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TWIN FALLS — When Patrick Farnsworth isn’t working as a barista at Twin Beans Coffee Co., he’s interviewing locals and experts from all over the world about hard-hitting topics.

Farnsworth, a 28-year-old Magic Valley native, launched his own podcast, “Last Born In the Wilderness,” three years ago. He produces one episode — ranging from 30 minutes to two hours — nearly every week.

Some episodes feature local topics such as BASE jumping. Many episodes, though, delve into complex topics on a national and international scale, including human civilization, politics, the Hobbesian worldview, the roots of Antifa resistance in America, the psychedelic roots of Christianity, habitat destruction, private military corporations and climate change.

The bottom line for Farnsworth: He wants to produce compelling episodes worth listening to. He said he wants to talk with more people who have unusual and compelling perspectives.

He also wants to reach out to more community members to feature on his podcast and have more high-profile guests.

But ultimately, it doesn’t matter how famous the interview subjects are, Farnsworth said. He’s happy if an episode impacts a listener.

“If you do it right, you feel like you’re in the room with that person and part of the conversation,” he said.

Farnsworth distributes his podcast via a handful of platforms, including SoundCloud, iTunes, YouTube, Facebook, Twitter, Instagram and his own website, lastborninthewilderness.com.

The episodes feature scientists, university professors, activists and philosophers from all over the world who are experts in their field. Recent interview subjects include conservation biologist Guy McPherson about climate change and John Mark Dougan, a former Florida police officer who fled to Russia.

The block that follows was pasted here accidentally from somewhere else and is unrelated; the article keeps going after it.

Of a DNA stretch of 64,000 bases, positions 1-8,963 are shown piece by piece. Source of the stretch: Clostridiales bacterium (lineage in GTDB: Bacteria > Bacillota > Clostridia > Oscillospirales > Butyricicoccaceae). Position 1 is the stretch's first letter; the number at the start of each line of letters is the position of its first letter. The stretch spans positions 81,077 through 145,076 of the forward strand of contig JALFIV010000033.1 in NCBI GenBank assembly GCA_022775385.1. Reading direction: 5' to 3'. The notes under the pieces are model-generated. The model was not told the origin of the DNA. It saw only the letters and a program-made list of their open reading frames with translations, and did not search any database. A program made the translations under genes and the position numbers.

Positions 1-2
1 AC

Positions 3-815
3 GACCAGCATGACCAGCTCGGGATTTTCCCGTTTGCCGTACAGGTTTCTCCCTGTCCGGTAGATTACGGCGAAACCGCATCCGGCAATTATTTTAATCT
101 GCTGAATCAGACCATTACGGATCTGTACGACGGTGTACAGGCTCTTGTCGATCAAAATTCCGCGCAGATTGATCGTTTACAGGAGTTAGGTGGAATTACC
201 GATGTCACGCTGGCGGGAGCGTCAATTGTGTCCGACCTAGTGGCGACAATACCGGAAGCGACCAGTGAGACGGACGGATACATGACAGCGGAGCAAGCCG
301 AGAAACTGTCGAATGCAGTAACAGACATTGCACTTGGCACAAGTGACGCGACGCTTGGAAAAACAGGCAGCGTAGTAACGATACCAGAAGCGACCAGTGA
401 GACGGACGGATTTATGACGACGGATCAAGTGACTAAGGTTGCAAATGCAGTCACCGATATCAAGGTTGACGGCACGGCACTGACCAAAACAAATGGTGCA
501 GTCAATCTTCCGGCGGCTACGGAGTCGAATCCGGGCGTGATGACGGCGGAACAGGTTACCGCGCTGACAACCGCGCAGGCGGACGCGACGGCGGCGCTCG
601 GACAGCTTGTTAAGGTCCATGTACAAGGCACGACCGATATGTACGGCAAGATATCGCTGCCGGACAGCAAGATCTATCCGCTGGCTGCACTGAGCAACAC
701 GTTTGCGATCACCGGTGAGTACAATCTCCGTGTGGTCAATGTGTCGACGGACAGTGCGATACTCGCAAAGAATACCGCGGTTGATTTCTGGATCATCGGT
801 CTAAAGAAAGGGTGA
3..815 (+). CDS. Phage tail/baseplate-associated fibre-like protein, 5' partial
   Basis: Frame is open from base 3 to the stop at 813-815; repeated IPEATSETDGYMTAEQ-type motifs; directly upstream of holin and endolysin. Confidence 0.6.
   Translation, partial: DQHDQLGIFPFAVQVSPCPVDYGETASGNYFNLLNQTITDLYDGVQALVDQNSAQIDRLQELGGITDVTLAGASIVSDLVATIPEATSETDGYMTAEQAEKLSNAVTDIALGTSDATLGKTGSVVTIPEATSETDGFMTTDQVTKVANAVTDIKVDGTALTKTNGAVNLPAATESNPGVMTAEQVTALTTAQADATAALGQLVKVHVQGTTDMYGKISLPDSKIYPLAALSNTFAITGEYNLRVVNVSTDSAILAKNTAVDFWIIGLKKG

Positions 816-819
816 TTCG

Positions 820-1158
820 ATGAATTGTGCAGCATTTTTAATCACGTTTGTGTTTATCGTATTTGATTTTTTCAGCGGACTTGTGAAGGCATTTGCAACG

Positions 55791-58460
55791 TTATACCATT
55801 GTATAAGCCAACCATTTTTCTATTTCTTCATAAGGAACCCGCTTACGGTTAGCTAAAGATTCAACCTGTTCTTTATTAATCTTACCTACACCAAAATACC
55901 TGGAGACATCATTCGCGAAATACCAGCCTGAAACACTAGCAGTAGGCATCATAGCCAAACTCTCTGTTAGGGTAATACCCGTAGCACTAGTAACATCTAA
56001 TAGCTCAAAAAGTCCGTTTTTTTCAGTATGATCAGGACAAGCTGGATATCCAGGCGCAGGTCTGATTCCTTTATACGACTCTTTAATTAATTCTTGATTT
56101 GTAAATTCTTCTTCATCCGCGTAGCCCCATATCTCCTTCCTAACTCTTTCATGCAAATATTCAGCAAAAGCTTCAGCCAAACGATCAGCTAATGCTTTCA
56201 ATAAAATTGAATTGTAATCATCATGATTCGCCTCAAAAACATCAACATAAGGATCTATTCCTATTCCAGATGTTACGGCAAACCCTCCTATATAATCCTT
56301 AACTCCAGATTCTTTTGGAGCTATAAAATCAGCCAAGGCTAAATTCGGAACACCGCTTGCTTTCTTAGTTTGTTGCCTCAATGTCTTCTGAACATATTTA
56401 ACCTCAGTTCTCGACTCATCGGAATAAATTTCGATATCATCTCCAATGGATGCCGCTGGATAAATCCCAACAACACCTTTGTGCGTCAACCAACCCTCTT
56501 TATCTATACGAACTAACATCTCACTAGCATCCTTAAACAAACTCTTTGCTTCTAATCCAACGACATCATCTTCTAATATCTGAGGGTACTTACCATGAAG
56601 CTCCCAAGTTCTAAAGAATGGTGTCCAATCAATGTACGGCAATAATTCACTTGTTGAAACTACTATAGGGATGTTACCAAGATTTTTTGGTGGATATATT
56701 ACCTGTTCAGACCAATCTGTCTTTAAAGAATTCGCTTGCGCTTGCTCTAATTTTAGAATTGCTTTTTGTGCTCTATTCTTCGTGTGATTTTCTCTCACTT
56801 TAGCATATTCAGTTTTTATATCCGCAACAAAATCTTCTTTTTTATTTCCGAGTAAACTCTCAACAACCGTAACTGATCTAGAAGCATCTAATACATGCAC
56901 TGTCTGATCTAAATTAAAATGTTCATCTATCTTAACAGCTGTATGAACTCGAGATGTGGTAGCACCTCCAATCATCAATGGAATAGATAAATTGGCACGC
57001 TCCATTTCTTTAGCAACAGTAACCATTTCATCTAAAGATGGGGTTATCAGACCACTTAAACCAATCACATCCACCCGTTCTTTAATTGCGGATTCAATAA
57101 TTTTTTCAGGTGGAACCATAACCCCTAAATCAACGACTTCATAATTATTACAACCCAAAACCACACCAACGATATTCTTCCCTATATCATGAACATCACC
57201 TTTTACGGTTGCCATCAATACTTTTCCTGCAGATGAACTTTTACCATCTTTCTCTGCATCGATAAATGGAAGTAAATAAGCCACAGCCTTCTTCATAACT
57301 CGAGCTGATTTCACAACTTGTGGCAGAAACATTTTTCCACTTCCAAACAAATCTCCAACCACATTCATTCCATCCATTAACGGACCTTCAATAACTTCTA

Farnsworth also interviewed Samra Culum, student development coordinator at the College of Southern Idaho, on the topic: “Our Humanity In Times Of Peril: War, Community, & Revisiting Trauma.”

Starting as a teenager, Farnsworth immersed himself in books and following the news. He decided to start a podcast to delve into topics and talk with experts.

“I need to go to the source,” he said.

Also, “it’s sort of like a form of therapy,” he said, and a way to connect with others who care about the same topics he does and want to figure things out. “It’s a way for me to not feel so alone.”

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Farnsworth grew up in the Buhl/Castleford area and dropped out of high school at age 17. He said he hated the structure of school and was depressed as a child.

The name of his podcast, “Last Born In the Wilderness,” has roots in his childhood.

He grew up as the youngest child in a Mormon family. Farnsworth said his father used the phrase as a term of endearment. It’s also used in the Book of Mormon.

Now, Farnsworth has come to appreciate the depth and ambiguity of it. “It resonates with a lot of people in a very unique way,” he said.

After dropping out of high school, Farnsworth later earned a high school equivalency certificate and immediately afterward, enrolled at CSI and took classes for a few semesters.

He said he didn’t like the college experience — particularly, doing homework and jumping through hoops set by someone else when he didn’t know what he wanted to do for a career.

But he loved listening to engaging speakers and delving into conversation in his classes.

When it comes to podcasting, Farnsworth is self-taught, and has learned about audio recording and interviewing through his own experiences.

Within the last year, “I really started taking it seriously,” he said, and that included upgrading his audio equipment.

Farnsworth said he hears comments from his podcast listeners about wanting to go back and hear his earlier episodes. “There are a few gems, but there’s mostly crap.”

He said he doesn’t have a huge follower base, but some individual episodes end up having a wider reach.

As he continues to produce episodes, Farnsworth is starting to see new opportunities crop up. For instance, he was accepted to speak at TEDx Twin Falls this year.

And he’s looking for feedback on his work, he said. “I’m open to having a conversation with the community.”

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